The partisan battles that have paralyzed Washington in recent years took a historic turn Thursday, as Senate Democrats eliminated filibusters for most presidential nominations, severely curtailing the political leverage of the Republican minority in the Senate and assuring an escalation of partisan warfare.
Saying that “enough is enough,” President Obama welcomed the end of what he called the abuse of the Senate’s advise and consent function, which he said had turned into “a reckless and relentless tool” to grind the gears of government to a halt.
While “neither party has been blameless for these tactics,” Obama said in a statement to reporters at the White House, “today’s pattern of obstruction . . . just isn’t normal; it’s not what our founders envisioned.” He cited filibusters against executive branch appointments and judicial nominees on grounds that he said were based simply on opposition to “the policies that the American people voted for in the last election.”
“This isn’t obstruction on substance, on qualifications,” he said. “It’s just to gum up the works.”
Infuriated by what he sees as a pattern of obstruction and delay over Obama’s nominees, Senate Majority Leader Harry M. Reid, a Democrat from Nevada triggered the so-called “nuclear option” by proposing a motion to reconsider the nomination of Patricia Millett, one of the judicial nominees whom Republicans recently blocked by a filibuster, to serve on the U.S. Court of Appeals for the District of Columbia Circuit.
The rule change means that federal judge nominees and executive-office appointments can advance to confirmation votes by a simple majority of senators, rather than the 60-vote supermajority that has long been required to end debate and proceed to an up-or-down majority vote to confirm or reject the nomination.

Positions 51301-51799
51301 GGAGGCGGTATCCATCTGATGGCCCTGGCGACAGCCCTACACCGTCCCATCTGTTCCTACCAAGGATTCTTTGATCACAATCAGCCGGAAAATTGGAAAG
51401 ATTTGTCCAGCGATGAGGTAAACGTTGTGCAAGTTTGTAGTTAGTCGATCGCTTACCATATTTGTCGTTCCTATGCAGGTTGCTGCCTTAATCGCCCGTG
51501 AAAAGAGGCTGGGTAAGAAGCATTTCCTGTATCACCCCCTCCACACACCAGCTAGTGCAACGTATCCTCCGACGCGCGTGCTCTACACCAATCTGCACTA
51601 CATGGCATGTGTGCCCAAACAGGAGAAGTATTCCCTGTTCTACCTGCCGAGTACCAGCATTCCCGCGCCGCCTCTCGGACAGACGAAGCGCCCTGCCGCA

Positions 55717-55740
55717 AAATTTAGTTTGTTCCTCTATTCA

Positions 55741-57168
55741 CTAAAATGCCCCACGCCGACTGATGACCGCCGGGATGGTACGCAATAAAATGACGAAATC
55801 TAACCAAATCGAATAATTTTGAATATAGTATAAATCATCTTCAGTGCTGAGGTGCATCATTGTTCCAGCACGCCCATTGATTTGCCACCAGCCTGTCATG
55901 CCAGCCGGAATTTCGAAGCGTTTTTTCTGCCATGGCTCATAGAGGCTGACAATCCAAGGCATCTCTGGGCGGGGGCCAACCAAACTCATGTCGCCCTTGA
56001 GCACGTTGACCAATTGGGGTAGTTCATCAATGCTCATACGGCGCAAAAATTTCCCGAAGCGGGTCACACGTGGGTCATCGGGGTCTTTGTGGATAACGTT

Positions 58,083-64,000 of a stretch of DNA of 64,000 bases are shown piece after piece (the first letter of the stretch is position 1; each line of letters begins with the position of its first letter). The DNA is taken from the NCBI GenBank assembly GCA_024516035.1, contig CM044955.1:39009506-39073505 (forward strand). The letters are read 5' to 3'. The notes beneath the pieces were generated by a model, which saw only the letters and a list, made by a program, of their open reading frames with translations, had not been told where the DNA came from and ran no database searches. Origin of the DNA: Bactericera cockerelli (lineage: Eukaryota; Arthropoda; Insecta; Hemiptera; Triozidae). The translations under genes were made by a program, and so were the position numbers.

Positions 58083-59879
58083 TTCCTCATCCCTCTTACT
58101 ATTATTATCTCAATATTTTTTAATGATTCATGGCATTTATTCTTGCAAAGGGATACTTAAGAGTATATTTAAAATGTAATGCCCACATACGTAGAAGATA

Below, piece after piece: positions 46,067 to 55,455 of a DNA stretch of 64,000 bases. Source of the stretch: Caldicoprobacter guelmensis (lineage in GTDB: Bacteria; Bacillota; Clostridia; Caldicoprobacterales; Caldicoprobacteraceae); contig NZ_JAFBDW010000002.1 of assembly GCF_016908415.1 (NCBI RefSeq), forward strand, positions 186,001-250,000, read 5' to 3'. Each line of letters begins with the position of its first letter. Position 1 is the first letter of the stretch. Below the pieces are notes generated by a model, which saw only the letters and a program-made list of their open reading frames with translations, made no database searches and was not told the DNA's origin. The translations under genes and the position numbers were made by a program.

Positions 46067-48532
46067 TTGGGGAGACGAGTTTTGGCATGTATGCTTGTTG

The change does not apply to Supreme Court nominations. But the vote, mostly along party lines, dramatically alters the landscape for both Democratic and Republican presidents, especially if their own political party holds a majority of, but fewer than 60, Senate seats.
Senate Minority Leader Mitch McConnell, R-Ky., accused Democrats of a power grab and suggested that they will regret their decision if Republicans regain control of the chamber.
“We’re not interested in having a gun put to our head any longer,” McConnell said. “Some of us have been around here long enough to know that the shoe is sometimes on the other foot.” McConnell then addressed Democrats directly, saying: “You may regret this a lot sooner than you think.”
He added later: “The solution to this problem is at the ballot box. We look forward to having a great election in 2014.”
In his remarks at the White House, Obama called the use of the filibuster over the five years of his tenure “an unprecedented pattern of obstruction in Congress that’s prevented too much of the American people’s business from getting done.” Saying that the tactic has blocked bipartisan compromises, prevented qualified people from filling critical posts and stymied legislation to create jobs and limit gun violence, he said: “It’s harmed our economy, and it’s been harmful to our democracy.”
“A deliberate and determined effort to obstruct everything, no matter what the merits, just to refight the result of an election is not normal, and for the sake of future generations, we can’t let it become normal,” Obama said.
Sen. Kelly Ayotte, R-N.H., was quick to denounce the move. She called Reid’s actions “a raw abuse of power” that would “destroy the very checks and balances our founding fathers put in place to prevent absolute power by any one branch of government.
“The Democrats’ vote to invoke the ‘nuclear option’ and fundamentally change the rules of the Senate is a raw power grab which is deeply disappointing. Like the manner in which they rammed through Obamacare on party line votes, they have now broken the rules of the Senate to allow them to do the same for the President’s executive and judicial nominees.At a time when Americans want members of both parties to be working together, this partisan power play will only further inflame the partisan divide in Washington.”